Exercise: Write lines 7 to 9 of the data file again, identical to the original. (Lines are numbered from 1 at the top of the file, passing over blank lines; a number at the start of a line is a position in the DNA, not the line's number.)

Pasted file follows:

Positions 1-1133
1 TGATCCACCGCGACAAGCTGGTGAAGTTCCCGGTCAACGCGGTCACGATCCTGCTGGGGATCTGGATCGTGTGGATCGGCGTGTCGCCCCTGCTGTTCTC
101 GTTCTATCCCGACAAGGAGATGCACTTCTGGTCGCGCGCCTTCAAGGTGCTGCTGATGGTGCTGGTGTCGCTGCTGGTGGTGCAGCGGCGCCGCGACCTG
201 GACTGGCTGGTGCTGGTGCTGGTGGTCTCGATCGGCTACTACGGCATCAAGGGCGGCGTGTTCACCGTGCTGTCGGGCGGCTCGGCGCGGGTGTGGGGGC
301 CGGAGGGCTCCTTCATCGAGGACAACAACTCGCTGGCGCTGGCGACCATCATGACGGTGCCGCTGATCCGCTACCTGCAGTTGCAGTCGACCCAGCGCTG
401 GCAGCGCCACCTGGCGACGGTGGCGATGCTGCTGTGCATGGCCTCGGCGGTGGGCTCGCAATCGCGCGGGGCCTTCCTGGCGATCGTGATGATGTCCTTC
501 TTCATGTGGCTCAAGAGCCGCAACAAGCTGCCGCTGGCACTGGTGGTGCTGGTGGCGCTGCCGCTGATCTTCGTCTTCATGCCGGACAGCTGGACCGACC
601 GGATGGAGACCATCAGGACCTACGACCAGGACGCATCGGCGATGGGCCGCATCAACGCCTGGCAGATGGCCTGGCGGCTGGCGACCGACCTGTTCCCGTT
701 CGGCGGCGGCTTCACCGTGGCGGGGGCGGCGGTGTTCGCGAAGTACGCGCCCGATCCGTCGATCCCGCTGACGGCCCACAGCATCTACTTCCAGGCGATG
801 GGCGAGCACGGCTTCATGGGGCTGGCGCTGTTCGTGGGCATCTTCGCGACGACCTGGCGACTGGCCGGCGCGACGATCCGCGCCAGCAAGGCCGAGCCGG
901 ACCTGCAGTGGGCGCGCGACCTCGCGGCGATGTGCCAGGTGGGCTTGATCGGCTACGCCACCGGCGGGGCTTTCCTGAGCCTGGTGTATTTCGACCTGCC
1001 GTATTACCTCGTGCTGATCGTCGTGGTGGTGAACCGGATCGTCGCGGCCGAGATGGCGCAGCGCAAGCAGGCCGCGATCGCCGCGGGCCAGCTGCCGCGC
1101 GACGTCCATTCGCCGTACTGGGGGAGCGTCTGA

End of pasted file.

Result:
501 TTCATGTGGCTCAAGAGCCGCAACAAGCTGCCGCTGGCACTGGTGGTGCTGGTGGCGCTGCCGCTGATCTTCGTCTTCATGCCGGACAGCTGGACCGACC
601 GGATGGAGACCATCAGGACCTACGACCAGGACGCATCGGCGATGGGCCGCATCAACGCCTGGCAGATGGCCTGGCGGCTGGCGACCGACCTGTTCCCGTT
701 CGGCGGCGGCTTCACCGTGGCGGGGGCGGCGGTGTTCGCGAAGTACGCGCCCGATCCGTCGATCCCGCTGACGGCCCACAGCATCTACTTCCAGGCGATG